Did you Know?

Each state’s appointed government body enforces its own set of testing regulations. There is no one-size-fits-all standard when it comes to cannabis testing. 

→ Legal dispensaries employ licensed, third-party lab partners to do their testing, in compliance with the set standards of each state. 

What occurs during state-specific testing?

Tests and allowable levels determined by each state include the following:

1) Exposure to toxicants:
• Pesticides
• Heavy metals
• Mycotoxins (mold/mildew)
• Residual manufacturing solvents

2) Microbial-specific contaminants:
• E. coli
• Aspergillus (fungus)

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3) Non-contaminant testing for:
• Cannabinoid profiling: More than 100 are known and defined; common varieties include THC, THCA, CBD, CBN and CBDA.
• Quantitation of total potency: This determines the percentages and breakdowns of major cannabinoids and their strengths.

175

There are currently more than 175 cannabis testing labs in the United States.

How does hemp testing differ from marijuana testing? 

When it comes to hemp, the most important test is surrounding THC levels. In the Farm Bill passed in December 2018, the federal government determined that hemp should have no more than 0.03% THC to maintain its legality nationwide.

➔ The USDA hopes to have federal hemp testing regulations in place by 2020.

The cannabis testing market is projected to double in revenue from $1 billion now to $2 billion by 2025.

What does a consumer need to keep in mind regarding cannabis testing and labeling?

Harvest date: Although this does not apply to isolates and concentrates (as product is not cited to degrade), you should not purchase a product that is six months or older. Check packaging for production dates.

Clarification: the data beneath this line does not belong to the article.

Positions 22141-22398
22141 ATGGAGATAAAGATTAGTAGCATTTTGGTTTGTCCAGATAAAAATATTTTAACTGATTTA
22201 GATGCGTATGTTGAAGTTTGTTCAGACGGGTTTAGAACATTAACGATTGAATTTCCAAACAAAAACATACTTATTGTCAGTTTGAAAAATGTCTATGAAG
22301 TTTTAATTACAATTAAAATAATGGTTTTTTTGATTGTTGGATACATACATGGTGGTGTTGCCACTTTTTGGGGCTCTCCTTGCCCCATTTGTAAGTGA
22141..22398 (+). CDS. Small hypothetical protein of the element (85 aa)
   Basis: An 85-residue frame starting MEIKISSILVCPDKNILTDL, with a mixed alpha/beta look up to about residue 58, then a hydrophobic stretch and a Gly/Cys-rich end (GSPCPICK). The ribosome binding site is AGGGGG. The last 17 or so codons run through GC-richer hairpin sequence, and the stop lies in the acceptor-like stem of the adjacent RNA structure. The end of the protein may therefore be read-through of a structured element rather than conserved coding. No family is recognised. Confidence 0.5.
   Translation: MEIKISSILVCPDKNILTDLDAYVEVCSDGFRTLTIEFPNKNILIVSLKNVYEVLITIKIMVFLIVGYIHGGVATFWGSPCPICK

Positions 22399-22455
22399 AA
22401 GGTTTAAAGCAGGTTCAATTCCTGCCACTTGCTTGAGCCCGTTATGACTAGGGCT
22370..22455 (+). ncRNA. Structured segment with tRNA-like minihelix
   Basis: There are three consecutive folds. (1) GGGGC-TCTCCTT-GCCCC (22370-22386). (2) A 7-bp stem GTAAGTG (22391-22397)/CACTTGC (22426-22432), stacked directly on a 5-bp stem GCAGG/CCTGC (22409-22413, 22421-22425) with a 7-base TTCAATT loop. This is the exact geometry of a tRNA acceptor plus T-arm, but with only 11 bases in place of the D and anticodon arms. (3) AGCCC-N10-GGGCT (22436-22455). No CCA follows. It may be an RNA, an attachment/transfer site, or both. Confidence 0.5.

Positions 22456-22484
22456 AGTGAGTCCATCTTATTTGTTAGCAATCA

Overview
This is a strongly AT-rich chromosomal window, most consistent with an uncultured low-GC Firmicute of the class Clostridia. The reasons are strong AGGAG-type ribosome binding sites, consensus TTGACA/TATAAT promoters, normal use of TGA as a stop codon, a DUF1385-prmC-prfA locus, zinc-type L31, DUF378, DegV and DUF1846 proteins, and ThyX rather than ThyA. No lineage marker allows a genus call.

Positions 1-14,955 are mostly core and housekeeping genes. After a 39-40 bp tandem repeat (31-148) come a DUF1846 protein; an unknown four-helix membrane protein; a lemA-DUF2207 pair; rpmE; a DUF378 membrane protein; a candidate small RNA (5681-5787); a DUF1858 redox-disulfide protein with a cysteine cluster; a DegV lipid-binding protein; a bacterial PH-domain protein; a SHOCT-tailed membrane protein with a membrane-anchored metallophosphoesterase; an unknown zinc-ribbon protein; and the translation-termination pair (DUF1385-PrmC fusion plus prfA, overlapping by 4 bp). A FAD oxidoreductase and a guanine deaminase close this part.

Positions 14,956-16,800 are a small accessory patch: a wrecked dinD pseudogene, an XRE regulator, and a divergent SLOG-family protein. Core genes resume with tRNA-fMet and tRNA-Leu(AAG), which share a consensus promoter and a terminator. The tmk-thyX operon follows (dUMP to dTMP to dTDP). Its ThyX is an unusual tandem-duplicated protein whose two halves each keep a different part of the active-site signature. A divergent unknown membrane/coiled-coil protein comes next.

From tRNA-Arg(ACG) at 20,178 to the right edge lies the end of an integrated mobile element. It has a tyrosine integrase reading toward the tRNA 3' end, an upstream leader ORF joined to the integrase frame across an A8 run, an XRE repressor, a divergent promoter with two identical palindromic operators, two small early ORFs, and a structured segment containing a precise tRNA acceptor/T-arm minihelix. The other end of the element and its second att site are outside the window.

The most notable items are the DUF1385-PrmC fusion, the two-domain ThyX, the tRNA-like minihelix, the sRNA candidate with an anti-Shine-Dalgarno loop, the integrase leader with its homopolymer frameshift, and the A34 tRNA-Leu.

Cannabinoids: You’ll likely find ratios of THC:CBD, as these are the most popular and sought-after cannabinoids when purchasing cannabis products. For example, 1:1 indicates equal parts THC and CBD.

Percentages: THC potency is important to note, as it will affect your high. Remaining in the 20th percentile is ideal for new consumers, while seasoned consumers can hit the upper-30 percentiles.

Strain: Every label contains a strain name that you can then research to understand the genetics. This helps categorize the strain as sativa, indica, or hybrid (both).

Ingredients: If you have known allergies, make sure to read all ingredient labels associated with cannabis and its harvest.

Which states require testing?

As of March 2021, 47 states and the District of Columbia have legalized cannabis, whether medicinal, recreational, or both. Any state that allows cannabis use determines its required testing.

YES (Legal in some form)

Alabama, Alaska, Arizona, Arkansas, California, Colorado, Connecticut, Delaware, D.C., Florida, Georgia, Hawaii, Illinois, Indiana, Iowa, Kentucky, Louisiana, Maine, Maryland, Massachusetts, Michigan, Minnesota, Mississippi, Missouri, Montana, Nevada, New Hampshire, New Jersey, New Mexico, New York, North Carolina, North Dakota, Ohio, Oklahoma, Oregon, Pennsylvania, Rhode Island, South Carolina, South Dakota, Tennessee, Texas, Utah, Vermont, Virginia, Washington, West Virginia, Wisconsin, Wyoming

NO (Fully Illegal)

Idaho, Kansas, Nebraska

FAILED TESTING 

If a product fails its toxicant and contaminant lab tests, it is illegal for a dispensary to sell it. This applies to flower and pre-rolls, edibles and ingestibles, beverages, concentrates, vape pens, tinctures and sublinguals, topicals, and suppositories.

How long does cannabis testing take? 

Certain tests can be performed in a matter of minutes, while full reports can take a few days to complete.

*Cannabis laws around testing and legalization are changing rapidly. Check out this map for updated information.